Who we are
Mi5 Bogotá student group objective is to create an interdisciplinary know-how in the Smart Farming domain. This know-how is built through case studies associated to the automatization of agro-industrial processes. The objective of each case study is to develop prototypes for solving current Colombian challenges.
Why we work
The majority of specialty crop production enterprises rely on low-wage, seasonal and usually unskilled labor. This results from the reduction of the availability of job vacancies for lower-skilled, and potentially unsafe production tasks, while creating opportunities for higher skilled and more specialized workers in jobs related to manufacturing, support, service, and finance — and industries that create innovative products or solutions, which in many cases leads to a more competitive market position.
The introduction of automation in crop production industries concerns tools and technologies that can improve efficiency and product quality and also reduce the environmental impact which is an unwanted side-effect of processing.
60 participants at the 1st Smart Farming Makeathon Colombia Students from different disciplines assumed the risk of designing a prototype in only three days. Is it possible to design a prototype that can solve [...]
Day 2: Smart Farming Challenge
We noticed the exhaustion from yesterday upon waking up, and that explained the time of arrival of some. The early birds arrived at 7am to take an optional training to use the manufacturing lab. [...]
Day 1: Smart Farming Challenge
What a day! The first day arriving early was easy. The excitement and expectations were at a peak and we all wanted the event to begin straight away. The organizers arrived at 7am to [...]
Meet us on Facebook for more Updates!
The Challenge: Automatic Harvesting Device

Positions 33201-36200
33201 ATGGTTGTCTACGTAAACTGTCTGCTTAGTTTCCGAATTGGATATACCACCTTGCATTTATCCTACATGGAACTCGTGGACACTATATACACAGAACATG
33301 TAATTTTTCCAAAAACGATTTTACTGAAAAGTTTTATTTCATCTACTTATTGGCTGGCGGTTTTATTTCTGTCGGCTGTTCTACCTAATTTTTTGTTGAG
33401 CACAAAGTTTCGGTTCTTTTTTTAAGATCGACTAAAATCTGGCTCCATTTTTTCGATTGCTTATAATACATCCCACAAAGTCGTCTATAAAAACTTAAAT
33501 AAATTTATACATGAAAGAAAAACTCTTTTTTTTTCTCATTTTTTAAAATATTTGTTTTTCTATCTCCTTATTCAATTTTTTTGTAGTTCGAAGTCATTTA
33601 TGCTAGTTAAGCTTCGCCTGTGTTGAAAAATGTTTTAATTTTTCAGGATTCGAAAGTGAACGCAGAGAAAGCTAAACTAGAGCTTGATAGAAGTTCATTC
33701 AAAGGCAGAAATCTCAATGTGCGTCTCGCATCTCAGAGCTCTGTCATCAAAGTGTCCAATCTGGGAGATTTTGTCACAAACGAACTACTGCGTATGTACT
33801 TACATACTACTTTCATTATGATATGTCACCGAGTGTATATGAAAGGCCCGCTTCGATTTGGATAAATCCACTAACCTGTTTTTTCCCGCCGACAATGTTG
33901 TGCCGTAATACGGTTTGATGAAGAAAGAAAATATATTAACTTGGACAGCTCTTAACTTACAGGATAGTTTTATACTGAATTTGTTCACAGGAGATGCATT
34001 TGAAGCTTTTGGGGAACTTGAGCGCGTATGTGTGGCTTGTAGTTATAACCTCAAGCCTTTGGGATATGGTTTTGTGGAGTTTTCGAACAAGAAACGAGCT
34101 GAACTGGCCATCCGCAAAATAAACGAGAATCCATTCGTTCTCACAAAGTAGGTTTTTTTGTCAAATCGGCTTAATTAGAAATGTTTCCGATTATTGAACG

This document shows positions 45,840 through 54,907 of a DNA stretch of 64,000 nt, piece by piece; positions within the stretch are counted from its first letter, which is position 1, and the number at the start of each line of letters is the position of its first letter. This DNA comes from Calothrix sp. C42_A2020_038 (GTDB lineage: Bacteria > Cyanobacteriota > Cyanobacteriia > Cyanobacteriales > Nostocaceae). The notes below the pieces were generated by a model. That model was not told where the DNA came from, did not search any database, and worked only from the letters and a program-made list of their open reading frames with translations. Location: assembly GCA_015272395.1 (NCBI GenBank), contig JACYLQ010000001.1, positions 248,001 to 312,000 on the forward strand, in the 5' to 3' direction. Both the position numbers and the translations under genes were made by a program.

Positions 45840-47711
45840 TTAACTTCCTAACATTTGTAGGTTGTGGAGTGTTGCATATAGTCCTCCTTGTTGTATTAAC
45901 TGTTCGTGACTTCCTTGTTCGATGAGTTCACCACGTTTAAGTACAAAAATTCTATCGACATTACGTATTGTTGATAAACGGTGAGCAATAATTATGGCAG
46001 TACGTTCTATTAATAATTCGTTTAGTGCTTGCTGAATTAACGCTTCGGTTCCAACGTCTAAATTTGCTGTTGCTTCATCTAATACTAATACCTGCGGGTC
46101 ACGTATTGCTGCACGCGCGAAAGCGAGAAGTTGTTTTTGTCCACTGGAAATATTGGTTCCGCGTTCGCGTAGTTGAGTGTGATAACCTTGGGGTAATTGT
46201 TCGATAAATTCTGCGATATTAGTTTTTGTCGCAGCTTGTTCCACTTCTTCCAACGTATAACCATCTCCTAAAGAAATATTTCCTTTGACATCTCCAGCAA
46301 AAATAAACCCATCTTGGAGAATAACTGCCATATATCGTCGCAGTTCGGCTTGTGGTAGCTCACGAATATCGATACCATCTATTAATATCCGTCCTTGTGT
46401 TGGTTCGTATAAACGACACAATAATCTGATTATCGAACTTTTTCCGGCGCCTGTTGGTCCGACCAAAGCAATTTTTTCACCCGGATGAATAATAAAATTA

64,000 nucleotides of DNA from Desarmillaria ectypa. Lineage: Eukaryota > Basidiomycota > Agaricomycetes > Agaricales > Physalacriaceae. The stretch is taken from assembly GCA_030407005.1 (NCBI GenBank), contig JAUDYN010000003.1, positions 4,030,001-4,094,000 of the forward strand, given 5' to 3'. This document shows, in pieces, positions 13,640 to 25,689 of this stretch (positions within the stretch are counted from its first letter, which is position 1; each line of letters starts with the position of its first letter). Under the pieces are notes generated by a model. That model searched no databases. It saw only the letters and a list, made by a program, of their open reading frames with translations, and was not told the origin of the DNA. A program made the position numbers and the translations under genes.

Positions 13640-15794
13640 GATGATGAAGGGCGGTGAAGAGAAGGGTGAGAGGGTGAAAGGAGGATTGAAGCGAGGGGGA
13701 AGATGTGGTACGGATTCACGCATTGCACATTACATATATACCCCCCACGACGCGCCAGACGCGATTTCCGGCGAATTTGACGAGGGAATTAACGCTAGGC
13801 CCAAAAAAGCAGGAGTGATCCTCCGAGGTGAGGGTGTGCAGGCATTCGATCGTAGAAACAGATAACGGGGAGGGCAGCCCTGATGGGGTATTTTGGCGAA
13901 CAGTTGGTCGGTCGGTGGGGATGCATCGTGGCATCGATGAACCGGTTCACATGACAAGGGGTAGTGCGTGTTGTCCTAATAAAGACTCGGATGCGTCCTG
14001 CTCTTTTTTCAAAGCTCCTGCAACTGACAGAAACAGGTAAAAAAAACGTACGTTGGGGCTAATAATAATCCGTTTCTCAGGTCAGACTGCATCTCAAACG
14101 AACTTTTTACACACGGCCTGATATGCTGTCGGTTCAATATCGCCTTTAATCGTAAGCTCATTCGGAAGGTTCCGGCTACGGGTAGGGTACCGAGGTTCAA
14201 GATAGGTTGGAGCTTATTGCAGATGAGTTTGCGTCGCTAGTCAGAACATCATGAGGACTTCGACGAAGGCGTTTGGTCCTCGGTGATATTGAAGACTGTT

The first project of Mi5 Team Bogotá concerns a smart farming implementation in Colombian coffee fields. Currently, the harvesting is a fully handmade activity. Here are the two main reasons for that:
Colombian coffee fields are located on hillsides and valleys that have a complex and challenging topography for traditional automated harvesting machines. Fields can reach an inclination from 30% to 100%.
Coffee bean ripening is not uniform. Therefore, it is necessary to harvest just the red beans while the others must remain in the branch.
These restrictions make the handmade harvesting the most viable and used method in Colombia. However, the manpower has been decreasing in the last years due to population migration to the cities. This situation creates a deficit of labor force in the fields.
Universidad de los Andes
The University of Los Andes was founded in Bogotá on November 16, 1948 as the first private institution of higher learning in Colombia with a secular and independent nature. This institution was founded to educate and create a new country that could overcome the political differences of the time. Its mission was to close the gap of knowledge between Colombia and the technological advances made in the rest of the world. This purpose has helped the University of Los Andes to reach local and world recognition as an institution of excellence.
Giacomo Barbieri completed his undergraduate and master studies in Mechanical Engineering at the University of Modena and Reggio Emilia in 2012. In 2015, he graduated from the PhD program on Engineering of Industrial Innovation (XIII) at the University of Modena and Reggio Emilia with specialization in Cyber-Physical Design of Production System. In 2016, he joined the “Grupo de Electrónica y Sistemas de Comunicaciones” (GIAP) at the University of Los Andes in Bogotá as Postdoctoral Researcher.
Among the others, during his studies he collaborated with UC Berkeley, Technical University of Munich, Tetra Pak Packaging Solutions SpA and National Instruments.
He is coordinating the Mi5 Bogotá group. If you want to be part of the team, contact him.
Automatic Harvesting Team
Universidad de los Andes
Cra. 1 #18a-12
Phone: +57 3228314660